The Cynical Hypocrisy Behind Trump’s Visit to an NYPD Officer’s Wake

Photo Illustration by Luis G. Rendon/The Daily Beast/GettyNYPD
Photo Illustration by Luis G. Rendon/The Daily Beast/GettyNYPD
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Donald Trump attended the wake of fallen NYPD Officer Jonathan Diller on Thursday, telling the crowd of media outside afterward, “Police are the greatest people.”

Anyone who thinks Trump truly believes that or that he was at the wake out of genuine respect should recall a campaign rally in Ohio earlier this month.

At the start of that March 16 event in Vandalia, Trump solemnly saluted as the sound system played a recording of the J6 Prison Choir singing the national anthem inside the District of Columbia jail.

The producers who had spliced in a recording of Trump reciting the Pledge of Allegiance and marketed the song as “Justice for All” have never identified the particular singers. But an analysis by Just Security found that 17 of the 20 Jan. 6 prisoners in the facility around the time of the recording had been arrested for assaulting law enforcement officers.

Among them was Peter Stager, who is serving four years for beating D.C. Police Officer Blake Miller as he lay head-first, face-down on the Capitol steps. Video captured Stager striking the defenseless cop at least three times with a flagpole that had an American flag attached.

Court papers show that Stager subsequently stood over and cursed another officer who had been dragged into the crowd. “Every single one of those Capitol law enforcement officers, death is the remedy,” Stager was recorded saying during the riot. “That is the only remedy they get.”

This recording on Jan. 6 was part of the evidence against Stager when he was held in the D.C. Jail where the J6 Prison choir recording was made over a cellblock phone. Trump first played “Justice for All” at a March 25, 2023, rally in Waco, Texas that marked the start of his campaign for re-election.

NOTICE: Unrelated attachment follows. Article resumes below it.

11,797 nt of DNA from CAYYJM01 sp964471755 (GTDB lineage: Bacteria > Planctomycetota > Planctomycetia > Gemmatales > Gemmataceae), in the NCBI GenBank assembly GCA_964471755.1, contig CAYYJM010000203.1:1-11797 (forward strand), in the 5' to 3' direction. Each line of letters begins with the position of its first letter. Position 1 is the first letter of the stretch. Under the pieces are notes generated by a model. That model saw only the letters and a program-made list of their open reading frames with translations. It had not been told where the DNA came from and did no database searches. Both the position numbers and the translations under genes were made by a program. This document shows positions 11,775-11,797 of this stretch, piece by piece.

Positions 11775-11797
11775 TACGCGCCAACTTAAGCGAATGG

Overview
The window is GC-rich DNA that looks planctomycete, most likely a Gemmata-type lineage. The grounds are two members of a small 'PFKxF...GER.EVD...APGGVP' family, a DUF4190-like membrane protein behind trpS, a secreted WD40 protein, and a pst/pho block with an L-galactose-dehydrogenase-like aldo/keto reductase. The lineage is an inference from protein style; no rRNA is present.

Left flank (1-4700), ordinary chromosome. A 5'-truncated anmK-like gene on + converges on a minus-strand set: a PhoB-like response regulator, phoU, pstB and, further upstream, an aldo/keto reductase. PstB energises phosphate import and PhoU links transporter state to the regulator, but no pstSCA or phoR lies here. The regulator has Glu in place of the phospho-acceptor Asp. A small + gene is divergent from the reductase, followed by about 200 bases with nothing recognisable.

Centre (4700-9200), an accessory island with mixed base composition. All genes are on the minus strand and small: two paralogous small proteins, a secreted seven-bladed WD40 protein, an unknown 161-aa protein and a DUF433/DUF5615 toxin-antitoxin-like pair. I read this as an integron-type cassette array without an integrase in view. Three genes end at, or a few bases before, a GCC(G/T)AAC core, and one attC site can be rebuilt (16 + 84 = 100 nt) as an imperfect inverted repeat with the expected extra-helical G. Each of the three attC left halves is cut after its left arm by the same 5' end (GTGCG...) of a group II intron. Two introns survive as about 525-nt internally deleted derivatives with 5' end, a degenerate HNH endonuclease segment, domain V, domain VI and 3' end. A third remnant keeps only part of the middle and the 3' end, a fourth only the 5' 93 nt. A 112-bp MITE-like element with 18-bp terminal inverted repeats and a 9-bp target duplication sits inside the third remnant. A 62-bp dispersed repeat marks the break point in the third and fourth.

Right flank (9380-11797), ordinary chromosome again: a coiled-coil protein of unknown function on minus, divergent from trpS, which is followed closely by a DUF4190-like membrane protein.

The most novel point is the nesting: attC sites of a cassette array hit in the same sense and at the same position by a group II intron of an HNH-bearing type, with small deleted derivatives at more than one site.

“Our people love those people,” Trump told the crowd.

Trump supporters stand on a U.S. Capitol Police armored vehicle on Jan. 6, 2021.

Trump supporters stand on a U.S. Capitol Police armored vehicle on Jan. 6, 2021.

Bill Clark/Roll Call via Getty

Trump has played it repeatedly since then, evolving from standing with his hand over his heart to giving a hand salute this month.

“And you see the spirit from the hostages, and that’s what they are as hostages,” Trump told the crowd in Ohio. “They've been treated terribly and very unfairly, you know that everybody knows that. And we're going to be working on that.” He called the prisoners “unbelievable patriots” and termed their incarceration “a disgrace.”

“My first acts as your next President will be to Close the Border, DRILL, BABY, DRILL, and Free the January 6 Hostages being wrongfully imprisoned!” he declared in a March 12 posting on Truth Social.

As tallied by the U.S. Department of Justice, those arrested in connection with the Jan. 6 riot included “approximately 127 individuals who have been charged with using a deadly or dangerous weapon or causing serious bodily injury to an officer.”

Thirteen days after Trump made his latest pledge to free the “hostages,” 31-year-old Officer Diller was fatally shot in the stomach under his bullet-resistant vest after he approached an illegally parked car in Far Rockaway, Queens. He leaves behind a wife and a 1-year-old child.

“Our heartfelt prayers go out to the family of highly decorated NYPD officer Jonathan Diller, whose life was taken by a murderous career criminal yesterday during a traffic stop in Queens,” Trump said in a statement.

He followed that with a Truth Social post on Wednesday.

“To Officer Diller’s family, and all of the other brave men and women of law enforcement who put your lives on the line every day, we love you, we appreciate you, and we will always stand with you!”